WANTED: Opuntia Imbricata or Other Cholla or Opuntia

paulzie32(9)January 18, 2007

I'm looking for a branch of most types of Chollas, Imbricata, Fulgida, Bigelovii, clavata, etc. I have two types, but they're small and I can't ID yet but are not any of above.

I love cactus and Orchids and would like really any type of Opuntia. I have a few types, but I don't know what they are.

One was collected in Pensacola, Florida,

One was collected in Port St. Lucie, Florida.

I also have some seedlings of different columnar cacti... Seeds were collected from all over Caribbean.

I have cuttings of Pereskia - an orange flowered type.

I also have a couple orchids I could trade... Vanilla being one.

I live in Florida so have access to lots of different tropicals so if there's something you'd like that you know is in Florida, let me know.

Would love to hear from anyone that has cacti.

Thanks

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ccroulet(z9 CA Sunset 18)

Cylindropuntia bigelovii (= Opuntia bigelovii) mostly reproduces vegetatively, i.e. from fallen joints. They are dangerous! The debris beneath these cacti is a confusion of barbed spines, upon which one can become impaled in any act of momentary carelessness. They are often called "jumping cactus."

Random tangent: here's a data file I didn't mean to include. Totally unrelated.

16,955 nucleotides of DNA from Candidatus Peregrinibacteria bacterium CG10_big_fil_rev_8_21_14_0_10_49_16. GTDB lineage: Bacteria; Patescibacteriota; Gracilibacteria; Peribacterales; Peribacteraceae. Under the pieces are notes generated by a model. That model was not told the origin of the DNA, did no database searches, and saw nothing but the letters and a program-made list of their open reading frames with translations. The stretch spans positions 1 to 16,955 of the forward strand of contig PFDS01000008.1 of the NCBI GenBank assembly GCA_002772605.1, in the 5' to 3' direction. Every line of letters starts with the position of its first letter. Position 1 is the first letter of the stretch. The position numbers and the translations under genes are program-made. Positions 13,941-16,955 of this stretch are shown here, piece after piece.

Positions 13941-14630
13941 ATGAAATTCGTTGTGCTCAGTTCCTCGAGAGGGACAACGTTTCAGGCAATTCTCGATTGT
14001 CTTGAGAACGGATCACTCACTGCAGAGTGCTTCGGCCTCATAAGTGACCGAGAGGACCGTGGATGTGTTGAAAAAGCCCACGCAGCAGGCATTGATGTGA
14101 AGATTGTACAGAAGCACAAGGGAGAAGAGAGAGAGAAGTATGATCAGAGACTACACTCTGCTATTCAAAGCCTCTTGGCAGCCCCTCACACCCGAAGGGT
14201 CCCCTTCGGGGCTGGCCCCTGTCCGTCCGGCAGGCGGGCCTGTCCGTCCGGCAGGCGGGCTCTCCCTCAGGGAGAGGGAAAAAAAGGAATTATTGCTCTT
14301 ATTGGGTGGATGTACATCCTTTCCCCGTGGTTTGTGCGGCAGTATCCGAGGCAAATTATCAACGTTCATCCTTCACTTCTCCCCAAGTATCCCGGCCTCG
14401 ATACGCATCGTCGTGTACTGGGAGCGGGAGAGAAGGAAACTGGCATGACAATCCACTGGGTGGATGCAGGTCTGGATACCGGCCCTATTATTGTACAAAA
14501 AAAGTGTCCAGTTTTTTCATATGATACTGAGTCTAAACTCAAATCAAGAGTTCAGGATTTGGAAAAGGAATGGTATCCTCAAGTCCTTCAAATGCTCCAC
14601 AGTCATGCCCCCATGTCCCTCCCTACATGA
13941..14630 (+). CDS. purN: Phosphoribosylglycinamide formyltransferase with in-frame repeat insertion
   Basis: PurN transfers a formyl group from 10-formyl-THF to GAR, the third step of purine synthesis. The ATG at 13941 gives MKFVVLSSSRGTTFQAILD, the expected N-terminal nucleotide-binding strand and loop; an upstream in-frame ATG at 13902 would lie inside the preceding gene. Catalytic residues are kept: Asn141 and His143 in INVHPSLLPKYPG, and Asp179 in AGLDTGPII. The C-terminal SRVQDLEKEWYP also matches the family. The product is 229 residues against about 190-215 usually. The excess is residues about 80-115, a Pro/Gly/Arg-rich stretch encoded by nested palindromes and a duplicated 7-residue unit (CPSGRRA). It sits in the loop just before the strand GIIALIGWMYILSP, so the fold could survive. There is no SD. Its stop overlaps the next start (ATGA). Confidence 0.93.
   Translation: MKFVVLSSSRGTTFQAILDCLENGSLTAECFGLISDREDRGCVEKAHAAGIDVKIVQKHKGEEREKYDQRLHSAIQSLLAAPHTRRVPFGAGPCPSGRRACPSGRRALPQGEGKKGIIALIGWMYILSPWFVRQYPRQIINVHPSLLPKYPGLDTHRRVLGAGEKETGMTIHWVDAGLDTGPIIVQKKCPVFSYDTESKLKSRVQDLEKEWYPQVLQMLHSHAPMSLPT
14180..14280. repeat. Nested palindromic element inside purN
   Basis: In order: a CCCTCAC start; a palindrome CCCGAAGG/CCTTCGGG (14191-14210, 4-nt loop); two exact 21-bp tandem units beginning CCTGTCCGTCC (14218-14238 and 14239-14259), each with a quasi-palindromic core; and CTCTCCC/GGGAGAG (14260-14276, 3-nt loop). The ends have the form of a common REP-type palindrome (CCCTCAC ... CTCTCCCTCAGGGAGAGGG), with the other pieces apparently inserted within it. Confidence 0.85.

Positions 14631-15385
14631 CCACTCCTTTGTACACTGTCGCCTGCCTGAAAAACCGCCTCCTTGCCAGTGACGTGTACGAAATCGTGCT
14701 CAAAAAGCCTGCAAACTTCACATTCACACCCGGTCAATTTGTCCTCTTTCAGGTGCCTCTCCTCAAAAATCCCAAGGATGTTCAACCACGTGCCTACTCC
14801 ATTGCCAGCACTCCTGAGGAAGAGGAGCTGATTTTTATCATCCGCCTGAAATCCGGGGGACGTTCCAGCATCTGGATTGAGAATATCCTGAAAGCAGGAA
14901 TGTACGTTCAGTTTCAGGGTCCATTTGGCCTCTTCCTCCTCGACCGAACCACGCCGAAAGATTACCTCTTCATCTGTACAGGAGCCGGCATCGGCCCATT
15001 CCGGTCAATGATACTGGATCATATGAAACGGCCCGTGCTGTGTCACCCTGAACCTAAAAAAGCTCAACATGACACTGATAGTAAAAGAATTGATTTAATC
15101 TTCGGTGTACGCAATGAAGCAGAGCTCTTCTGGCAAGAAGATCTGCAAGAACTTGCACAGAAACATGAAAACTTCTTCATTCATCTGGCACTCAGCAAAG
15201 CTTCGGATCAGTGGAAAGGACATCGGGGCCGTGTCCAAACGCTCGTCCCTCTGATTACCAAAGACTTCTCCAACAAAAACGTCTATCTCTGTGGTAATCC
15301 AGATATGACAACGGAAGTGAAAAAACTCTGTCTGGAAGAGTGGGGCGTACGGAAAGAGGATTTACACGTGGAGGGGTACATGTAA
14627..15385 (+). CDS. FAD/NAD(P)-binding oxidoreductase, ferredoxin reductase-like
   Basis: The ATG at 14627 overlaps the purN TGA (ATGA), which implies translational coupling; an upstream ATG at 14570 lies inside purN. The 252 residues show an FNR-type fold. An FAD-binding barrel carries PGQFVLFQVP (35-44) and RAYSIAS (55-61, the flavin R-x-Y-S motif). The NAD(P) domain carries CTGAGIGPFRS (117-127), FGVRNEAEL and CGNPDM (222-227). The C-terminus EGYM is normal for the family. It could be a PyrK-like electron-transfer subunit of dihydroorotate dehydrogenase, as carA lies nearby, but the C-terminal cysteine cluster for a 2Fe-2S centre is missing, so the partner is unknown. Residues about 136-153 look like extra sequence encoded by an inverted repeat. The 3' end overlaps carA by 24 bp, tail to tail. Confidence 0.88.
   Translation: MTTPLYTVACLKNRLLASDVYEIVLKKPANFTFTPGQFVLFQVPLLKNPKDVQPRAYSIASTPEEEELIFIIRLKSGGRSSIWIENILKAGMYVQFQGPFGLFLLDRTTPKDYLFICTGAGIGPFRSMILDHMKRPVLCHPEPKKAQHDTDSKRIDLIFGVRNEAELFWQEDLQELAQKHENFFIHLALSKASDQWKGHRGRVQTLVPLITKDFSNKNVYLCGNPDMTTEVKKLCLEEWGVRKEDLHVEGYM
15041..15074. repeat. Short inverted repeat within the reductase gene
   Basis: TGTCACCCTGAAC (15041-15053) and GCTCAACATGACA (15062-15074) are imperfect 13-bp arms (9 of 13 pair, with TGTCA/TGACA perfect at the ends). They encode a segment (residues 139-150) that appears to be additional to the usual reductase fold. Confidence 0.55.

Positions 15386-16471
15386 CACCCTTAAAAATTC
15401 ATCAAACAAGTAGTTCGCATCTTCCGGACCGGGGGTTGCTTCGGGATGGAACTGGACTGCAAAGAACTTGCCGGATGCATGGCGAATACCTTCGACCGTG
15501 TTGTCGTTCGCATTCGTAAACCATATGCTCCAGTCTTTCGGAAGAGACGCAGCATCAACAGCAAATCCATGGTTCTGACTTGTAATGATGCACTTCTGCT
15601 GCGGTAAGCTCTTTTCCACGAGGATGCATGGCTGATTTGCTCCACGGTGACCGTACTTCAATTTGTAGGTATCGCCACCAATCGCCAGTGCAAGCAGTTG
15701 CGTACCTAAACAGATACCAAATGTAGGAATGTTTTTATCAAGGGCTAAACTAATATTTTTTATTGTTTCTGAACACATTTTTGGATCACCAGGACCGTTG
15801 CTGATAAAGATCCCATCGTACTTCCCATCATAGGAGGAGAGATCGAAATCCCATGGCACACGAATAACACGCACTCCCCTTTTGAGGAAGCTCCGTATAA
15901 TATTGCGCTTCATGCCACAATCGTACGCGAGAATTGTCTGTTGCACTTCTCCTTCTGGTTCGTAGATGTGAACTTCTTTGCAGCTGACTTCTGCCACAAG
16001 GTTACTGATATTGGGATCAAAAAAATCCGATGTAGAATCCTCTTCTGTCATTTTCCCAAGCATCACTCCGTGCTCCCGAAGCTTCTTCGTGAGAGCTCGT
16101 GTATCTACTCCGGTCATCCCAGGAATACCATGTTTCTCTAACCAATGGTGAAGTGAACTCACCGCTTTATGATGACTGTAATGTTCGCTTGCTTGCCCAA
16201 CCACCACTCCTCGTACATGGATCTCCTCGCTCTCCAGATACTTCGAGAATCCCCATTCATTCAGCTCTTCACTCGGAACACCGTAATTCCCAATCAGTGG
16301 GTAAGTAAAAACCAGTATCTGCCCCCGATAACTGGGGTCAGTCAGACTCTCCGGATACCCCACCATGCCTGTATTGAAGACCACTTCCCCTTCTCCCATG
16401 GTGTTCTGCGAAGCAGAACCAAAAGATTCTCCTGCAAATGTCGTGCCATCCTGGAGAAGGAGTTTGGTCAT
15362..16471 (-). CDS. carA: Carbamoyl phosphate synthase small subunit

This is a "forest" of Bigelow Cholla in Mason Valley, eastern San Diego Co., CA (26 Mar 2008):

This is an example of the litter underneath one of these cacti. This stuff is all over the place. Photographed at Bisnaga Wash, eastern San Diego Co., CA. 26 Mar 2008:

    Bookmark   March 27, 2008 at 1:40AM
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paulzie32(9)

Very Cool! ccroulet
Don't they just look so incredible?
Thanks for the pics. did you take them? Do you have access to all these "droppings"?

    Bookmark   March 29, 2008 at 9:24PM
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ccroulet(z9 CA Sunset 18)

(1) Yes, I took the photos on 26 Mar 2008.

(2) These photos were both taken in Anza-Borrego Desert State Park, San Diego Co., Calif., and these particular plants are totally protected. But that's not so much an issue (since they also populate vast areas outside the park) as the fact that I've had many run-ins with Bigelow cholla over the years, and I'm not going to collect any fallen joints. I'd think a dry climate with warm to hot summers and mild winters would be best for them to look right. They grow naturally in rocky/gravelly soil.

    Bookmark   March 30, 2008 at 1:10PM
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